The president of Mexico has accused his predecessors of allowing the country to become a “narco-state”, as cartel violence continues to rage and allegations of corruption mount against high-profile former officials.

AMLO: Past Governments Turned Mexico into Narco-StateAuthorities announced a corruption probe into former leader Peña Nieto (left) shortly after president Lopéz Obrador (right) conceded past administrations have allowed Mexico to become a ‘narco-state’. (Photo: flickr, Creative Commons Licence)President Andrés Manuel-Lopéz Obrador said on Monday that past administrations, particularly that of former leader Felipe Calderón, had been plagued by a culture of graft that had allowed the country’s notorious drug trafficking organisations to operate with near-impunity.

He explained that he had previously believed the term ‘narco-state’ to be a misnomer, but that in light of charges in the U.S. against Genaro Garcia Luna, former security minister under Calderón, alleging direct collusion with the Sinaloa syndicate, he had accepted it as an accurate description of the cartels’ influence over public life.

“It is truly a disgraceful matter that Garcia acted as minister while at the same time he protected one of the organised crime gangs,” the president said.

Lopéz Obrador’s comments were followed on Wednesday by the news that prosecutors have opened a corruption investigation against another of his predecessors, former president Enrique Peña Nieto.

The probe comes as Emilio Lozoya – former head of state oil company Pemex, who was recently extradited from Spain to face charges of receiving illicit payments from Brazilian construction conglomerate Odebrecht – publicly accused Nieto of also being complicit in the bribery scheme, as reported by the BBC.

Lozoya’s allegations heap further scandal on the former leader after a witness at last year’s trial of drug lord Joaquín ‘El Chapo’ (‘Shorty’) Guzmán in the U.S. accused him of accepting bribes of more than US$100 million from the kingpin.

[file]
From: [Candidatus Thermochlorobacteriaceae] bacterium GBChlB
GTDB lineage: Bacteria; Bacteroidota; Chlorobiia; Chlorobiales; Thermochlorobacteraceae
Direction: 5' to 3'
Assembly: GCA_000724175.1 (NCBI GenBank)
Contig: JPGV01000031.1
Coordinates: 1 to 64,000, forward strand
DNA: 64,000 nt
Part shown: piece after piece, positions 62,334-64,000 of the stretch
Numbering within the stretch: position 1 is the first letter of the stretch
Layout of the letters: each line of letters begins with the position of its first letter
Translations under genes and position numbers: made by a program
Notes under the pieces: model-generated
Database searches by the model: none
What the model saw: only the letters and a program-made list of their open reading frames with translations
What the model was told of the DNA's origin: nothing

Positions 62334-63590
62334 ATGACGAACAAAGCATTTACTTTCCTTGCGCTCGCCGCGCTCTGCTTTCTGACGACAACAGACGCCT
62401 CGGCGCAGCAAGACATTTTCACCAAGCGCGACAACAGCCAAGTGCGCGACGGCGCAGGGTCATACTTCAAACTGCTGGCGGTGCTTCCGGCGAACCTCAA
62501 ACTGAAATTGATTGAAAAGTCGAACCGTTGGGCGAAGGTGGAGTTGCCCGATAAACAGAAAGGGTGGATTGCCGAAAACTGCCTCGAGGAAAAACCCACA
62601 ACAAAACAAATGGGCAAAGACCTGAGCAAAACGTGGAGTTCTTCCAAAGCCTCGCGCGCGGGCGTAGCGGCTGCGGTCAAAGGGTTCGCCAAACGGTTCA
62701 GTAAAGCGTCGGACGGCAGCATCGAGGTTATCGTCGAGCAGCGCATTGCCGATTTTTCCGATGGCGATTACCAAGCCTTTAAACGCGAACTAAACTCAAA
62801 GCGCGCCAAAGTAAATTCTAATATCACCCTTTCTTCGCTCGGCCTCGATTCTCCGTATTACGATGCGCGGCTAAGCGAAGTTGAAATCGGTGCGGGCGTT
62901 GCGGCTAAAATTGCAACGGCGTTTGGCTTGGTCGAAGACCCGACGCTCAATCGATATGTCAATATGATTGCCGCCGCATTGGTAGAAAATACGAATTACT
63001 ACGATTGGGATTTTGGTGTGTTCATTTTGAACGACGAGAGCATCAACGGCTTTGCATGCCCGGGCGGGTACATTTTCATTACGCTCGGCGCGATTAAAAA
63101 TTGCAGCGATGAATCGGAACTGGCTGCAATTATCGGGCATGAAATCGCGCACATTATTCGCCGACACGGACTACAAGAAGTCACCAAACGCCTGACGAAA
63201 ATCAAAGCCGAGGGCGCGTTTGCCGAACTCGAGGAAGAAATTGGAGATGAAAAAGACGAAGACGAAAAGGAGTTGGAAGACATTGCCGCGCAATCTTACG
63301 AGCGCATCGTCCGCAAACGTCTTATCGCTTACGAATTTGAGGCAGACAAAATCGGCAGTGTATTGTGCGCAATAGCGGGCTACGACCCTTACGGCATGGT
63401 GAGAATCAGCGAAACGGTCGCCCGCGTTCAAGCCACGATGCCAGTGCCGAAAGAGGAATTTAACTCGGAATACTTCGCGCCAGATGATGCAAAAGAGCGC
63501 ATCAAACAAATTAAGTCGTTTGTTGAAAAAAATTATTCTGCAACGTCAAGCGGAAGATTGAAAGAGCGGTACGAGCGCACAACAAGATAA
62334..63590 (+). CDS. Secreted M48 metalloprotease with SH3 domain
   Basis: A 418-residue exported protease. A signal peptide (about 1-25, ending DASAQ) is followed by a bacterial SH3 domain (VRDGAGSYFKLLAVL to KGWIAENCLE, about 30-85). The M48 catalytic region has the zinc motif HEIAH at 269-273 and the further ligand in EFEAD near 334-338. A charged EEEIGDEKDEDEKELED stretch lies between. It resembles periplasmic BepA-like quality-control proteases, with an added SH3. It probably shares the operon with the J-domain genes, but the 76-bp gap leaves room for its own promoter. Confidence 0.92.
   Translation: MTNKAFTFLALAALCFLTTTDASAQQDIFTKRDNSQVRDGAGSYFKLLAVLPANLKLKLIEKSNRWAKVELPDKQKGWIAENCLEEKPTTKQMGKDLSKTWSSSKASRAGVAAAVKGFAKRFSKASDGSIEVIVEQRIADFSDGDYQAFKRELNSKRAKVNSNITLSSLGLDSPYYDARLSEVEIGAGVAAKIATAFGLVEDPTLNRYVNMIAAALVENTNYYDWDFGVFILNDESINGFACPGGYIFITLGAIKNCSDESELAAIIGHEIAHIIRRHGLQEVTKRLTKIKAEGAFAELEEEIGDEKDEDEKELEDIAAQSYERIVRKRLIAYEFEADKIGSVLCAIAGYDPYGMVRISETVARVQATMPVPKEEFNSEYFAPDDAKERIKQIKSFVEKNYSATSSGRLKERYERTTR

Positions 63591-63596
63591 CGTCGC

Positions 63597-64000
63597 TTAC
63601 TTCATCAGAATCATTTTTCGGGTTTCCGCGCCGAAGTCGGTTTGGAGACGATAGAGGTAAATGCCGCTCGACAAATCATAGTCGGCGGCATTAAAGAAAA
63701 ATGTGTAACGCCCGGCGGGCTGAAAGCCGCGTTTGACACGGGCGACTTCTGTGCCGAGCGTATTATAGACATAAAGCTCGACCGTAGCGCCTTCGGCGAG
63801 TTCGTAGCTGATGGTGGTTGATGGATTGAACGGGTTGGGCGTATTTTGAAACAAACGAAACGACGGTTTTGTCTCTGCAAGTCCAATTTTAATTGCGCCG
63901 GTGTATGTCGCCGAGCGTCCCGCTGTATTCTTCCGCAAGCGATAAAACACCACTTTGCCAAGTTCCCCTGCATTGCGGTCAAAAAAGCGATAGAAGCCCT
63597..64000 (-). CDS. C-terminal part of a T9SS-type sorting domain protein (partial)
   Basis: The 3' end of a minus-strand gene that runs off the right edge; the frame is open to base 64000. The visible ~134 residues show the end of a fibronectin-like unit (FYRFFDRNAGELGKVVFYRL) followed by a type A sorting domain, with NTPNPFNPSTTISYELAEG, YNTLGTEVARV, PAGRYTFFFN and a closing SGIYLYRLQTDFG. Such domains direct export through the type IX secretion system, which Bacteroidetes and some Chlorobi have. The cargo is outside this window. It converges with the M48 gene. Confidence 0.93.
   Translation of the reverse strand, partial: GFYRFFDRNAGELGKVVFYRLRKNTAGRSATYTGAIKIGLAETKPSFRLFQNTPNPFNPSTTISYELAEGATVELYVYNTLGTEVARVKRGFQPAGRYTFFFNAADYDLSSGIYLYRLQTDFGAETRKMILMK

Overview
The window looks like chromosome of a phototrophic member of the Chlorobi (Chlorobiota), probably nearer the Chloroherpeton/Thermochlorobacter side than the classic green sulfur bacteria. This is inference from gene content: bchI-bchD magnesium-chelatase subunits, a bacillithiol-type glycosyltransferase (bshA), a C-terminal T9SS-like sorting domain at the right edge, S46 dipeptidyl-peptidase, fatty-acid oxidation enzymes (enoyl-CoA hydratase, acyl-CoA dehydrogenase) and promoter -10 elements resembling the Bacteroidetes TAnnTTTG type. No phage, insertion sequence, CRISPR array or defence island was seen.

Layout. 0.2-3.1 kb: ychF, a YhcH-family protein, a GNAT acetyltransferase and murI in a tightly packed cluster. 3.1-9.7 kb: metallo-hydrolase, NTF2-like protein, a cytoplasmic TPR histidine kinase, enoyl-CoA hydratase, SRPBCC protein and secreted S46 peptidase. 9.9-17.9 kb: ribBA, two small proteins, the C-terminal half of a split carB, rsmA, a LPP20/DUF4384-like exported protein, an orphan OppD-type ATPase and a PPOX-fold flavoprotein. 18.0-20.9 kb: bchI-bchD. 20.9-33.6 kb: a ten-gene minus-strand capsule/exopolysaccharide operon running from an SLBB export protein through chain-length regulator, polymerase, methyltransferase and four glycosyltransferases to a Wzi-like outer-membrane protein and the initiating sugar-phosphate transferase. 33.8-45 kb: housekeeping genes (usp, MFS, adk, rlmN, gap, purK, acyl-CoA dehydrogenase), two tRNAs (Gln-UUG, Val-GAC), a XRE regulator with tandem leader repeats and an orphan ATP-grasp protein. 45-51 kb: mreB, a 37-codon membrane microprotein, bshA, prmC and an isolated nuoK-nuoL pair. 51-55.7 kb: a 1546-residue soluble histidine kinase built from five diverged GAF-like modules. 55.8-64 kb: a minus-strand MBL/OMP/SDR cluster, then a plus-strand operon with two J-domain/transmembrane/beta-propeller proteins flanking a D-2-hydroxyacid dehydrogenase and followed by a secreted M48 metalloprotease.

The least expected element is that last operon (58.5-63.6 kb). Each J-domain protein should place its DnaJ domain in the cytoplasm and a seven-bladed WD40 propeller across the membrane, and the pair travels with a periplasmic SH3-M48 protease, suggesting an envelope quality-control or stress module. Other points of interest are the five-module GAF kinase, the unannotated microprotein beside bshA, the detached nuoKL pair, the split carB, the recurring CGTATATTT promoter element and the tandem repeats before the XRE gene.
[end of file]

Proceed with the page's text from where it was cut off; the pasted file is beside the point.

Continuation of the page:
Mexico’s reckoning with the scale of public corruption comes amid escalating cartel violence across the country and especially in the state of Guanajuato.

In the 24 hours that followed after the arrest of the Santa Rosa de Lima Cartel leader Jose Antonio ‘El Marro’ (‘The Sledgehammer’) Yepez last week, national news outlet El Universal reported that more than 16 people were murdered in the state.

Mexico has already witnessed a record-breaking year for homicides, with more than 2,600 killed in March alone – the country’s highest monthly rate ever. Guanajuato currently has one of the worst incidences of homicide out of any state – with nine out of its ten daily murders being cartel-related, according to the region’s federal security body.

Experts believe that this number will continue to grow as El Marro’s former rival for leadership of the Santa Rosa de Lima syndicate, Noel ‘El Puma’ (‘The Puma’) Lara Belman, attempts to fight a battle on two fronts.

Belman will be forced to reassert control of the internally-divided group amid the fallout of the recent power struggle, even as he remains embroiled in an ongoing turf-war with the Cartel Jalisco Nueva Generacion over access to the region’s pipelines and its lucrative underground oil market.

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